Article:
P1.Yeah, first time is Japanese to English, then second time is same, but 3rd time is Japanese to English (in each session).

P3. English to Japanese is easier for me, so I start like this a few times and then change … start Japanese side to remember English word more.

P6. I don’t like trying to remember the English word, it is too hard. Looking at English side is easy … but I do other way sometimes because I need it.

The above data intimates that not only are learners applying very good recall strategies, which are in line with the advice or benefits described in the literature, but that they are also doing it consciously with an understanding of the importance of doing so. Unfortunately, no survey data was collected regarding this point as it was not a planned variable in this study.

Summary of Results

The research outlined in this paper addresses a number of gaps in the literature regarding word card usage. Although much literature has cited expanded spaced retrieval, lack of serial learning, and the affordance to actively recall the L1 form of a word from its L2 meaning (Nakata, 2008; Nation, 2013; Nation & Webb, 2011), this is the first known study to provide qualitative data regarding these issues. Therefore, although this study is very limited in terms of the number of participants, the qualitative data highlights some interesting findings:

Firstly, in terms of learner perceptions, all of the learners viewed word cards in a positive light. The majority of the participants interviewed and surveyed stated that they felt word cards were a quick and effective method. In addition, all of the participants listed convenience as a major benefit of word cards. Results also indicated that learners viewed being able to recall the L1 form and L2 meaning separately as an additional positive feature. Some participants specifically stated that this was a major benefit of word cards over word lists or notebooks.

Secondly, the data presented in this paper indicate that although learners are engaged in expanded spaced retrieval to an extent, they are not taking full advantage of this technique. For example, learners in this study admitted to rarely separating cards into packs of known and unknown words, and the period of spacing between the study of words perceived as known did not go beyond one week. Therefore, it may be that learner’ study preferences could actually be limiting the benefit of word cards in terms of their affordance for expanded spaced retrieval.

In addition, based on data obtained during the interviews, although learners rarely separate or shuffle their pack when studying from them, this does not seem to result in any serial learning. This intimates that even when learners do not follow some of the basic guidelines regarding word card methodology, the design features of the card system are robust enough to prevent serial learning.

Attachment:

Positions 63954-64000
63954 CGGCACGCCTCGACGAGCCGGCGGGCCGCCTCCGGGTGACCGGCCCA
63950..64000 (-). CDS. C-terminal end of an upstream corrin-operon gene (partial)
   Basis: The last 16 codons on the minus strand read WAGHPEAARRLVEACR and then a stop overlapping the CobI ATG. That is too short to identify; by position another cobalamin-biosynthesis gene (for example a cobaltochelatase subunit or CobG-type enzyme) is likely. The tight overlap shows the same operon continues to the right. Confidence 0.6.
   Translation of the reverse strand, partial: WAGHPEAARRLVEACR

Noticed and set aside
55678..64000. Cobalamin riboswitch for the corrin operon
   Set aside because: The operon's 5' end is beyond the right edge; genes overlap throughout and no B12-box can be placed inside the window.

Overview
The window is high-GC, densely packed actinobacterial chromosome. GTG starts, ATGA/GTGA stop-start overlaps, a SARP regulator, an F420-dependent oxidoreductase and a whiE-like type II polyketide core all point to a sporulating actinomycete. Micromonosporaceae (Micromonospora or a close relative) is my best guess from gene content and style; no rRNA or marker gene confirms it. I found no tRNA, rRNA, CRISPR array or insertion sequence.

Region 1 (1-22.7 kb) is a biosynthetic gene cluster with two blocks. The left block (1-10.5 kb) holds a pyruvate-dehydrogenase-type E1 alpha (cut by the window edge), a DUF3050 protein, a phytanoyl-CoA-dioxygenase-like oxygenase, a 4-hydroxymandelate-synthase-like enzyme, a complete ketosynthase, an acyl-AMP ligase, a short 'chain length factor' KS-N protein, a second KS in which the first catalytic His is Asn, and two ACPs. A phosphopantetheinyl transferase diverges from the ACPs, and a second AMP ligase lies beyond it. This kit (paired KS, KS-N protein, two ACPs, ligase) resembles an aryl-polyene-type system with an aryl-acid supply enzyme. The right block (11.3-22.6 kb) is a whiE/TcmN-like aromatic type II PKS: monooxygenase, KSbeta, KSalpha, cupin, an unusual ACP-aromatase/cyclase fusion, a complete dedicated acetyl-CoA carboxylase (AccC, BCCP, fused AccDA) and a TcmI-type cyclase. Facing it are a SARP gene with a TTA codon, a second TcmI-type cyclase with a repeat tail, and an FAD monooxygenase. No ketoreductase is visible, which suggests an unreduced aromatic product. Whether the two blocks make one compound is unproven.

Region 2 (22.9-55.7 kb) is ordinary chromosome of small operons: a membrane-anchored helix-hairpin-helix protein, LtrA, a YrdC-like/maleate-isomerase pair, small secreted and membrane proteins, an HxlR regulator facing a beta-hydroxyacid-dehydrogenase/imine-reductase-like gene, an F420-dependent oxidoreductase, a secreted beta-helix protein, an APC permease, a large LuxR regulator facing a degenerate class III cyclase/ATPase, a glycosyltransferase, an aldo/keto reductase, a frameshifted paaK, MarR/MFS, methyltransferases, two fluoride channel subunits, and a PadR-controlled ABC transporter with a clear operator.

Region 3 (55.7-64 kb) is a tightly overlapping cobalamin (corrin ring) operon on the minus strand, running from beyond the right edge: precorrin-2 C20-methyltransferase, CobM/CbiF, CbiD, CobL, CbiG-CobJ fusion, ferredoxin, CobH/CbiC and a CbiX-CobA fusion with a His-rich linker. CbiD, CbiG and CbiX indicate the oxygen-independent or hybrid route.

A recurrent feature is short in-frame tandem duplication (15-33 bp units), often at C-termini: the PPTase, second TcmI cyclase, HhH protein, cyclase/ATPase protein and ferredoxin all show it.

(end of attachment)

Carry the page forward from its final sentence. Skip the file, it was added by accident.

Finally, without being specifically asked, learners specifically mentioned the issue of active versus passive recall. Learners showed that (a) they are aware that active recall is more cognitively challenging, and (b) due to this, they most often begin studying new words passively before moving onto an active recall approach in subsequent study sessions.


From the qualitative data collected and analysed in this study, it appears that learners agree with many of the benefits cited in the word card literature. First, word cards were viewed as a convenient, time-efficient and effective method of deliberate vocabulary study. In addition, learners also cited being able to recall the L1 form and L2 meaning separately as a positive feature of word cards. However, some of the ways learners study from their cards goes against the advice cited in the literature. One example of this is that learners are very reluctant to shuffle or separate their word card packs. However, rudimentary testing indicated that there was no evidence of serial learning, something which is believed to occur from other methods such as lists or notebooks (Nation, 2013). Therefore, the design features of word cards seem robust enough to protect against serial learning, even when learners do not follow the protocols advocated in the literature. However, one of the most concerning results is that the practice of engaging in expanded spaced retrieval seems to be somewhat limited at best. While some of the participants seemed to practice the principle of spaced retrieval, it was not systematically expanded over time. Overall, the results of this study lend support for the use of word cards, but also indicate that significant and repeated learner training concerning how best to study from the cards may be needed.

Limitations of the Study

There are clearly a number of limitations with this study, the biggest being the small sample size, and the fact that all the participants were first-year Japanese students from one private university. These issues seriously limit the generalizability of the results, therefore, further research in different contexts is needed. In addition, the fact that learners had to complete interviews in their second language may have limited the level of detail of their answers.

About the Author

Darrell Wilkinson is an Associate Professor in the Language Sciences Department at Tokyo Woman’s Christian University. He has taught English in several countries including England, Thailand, Vietnam and Japan. Darrell holds a number of practical teaching qualifications, an MS.Ed.TESOL, and is currently working on his PhD in Applied Linguistics. His research interests include vocabulary acquisition and testing, CLIL, learner autonomy, and teaching to mixed-ability groups.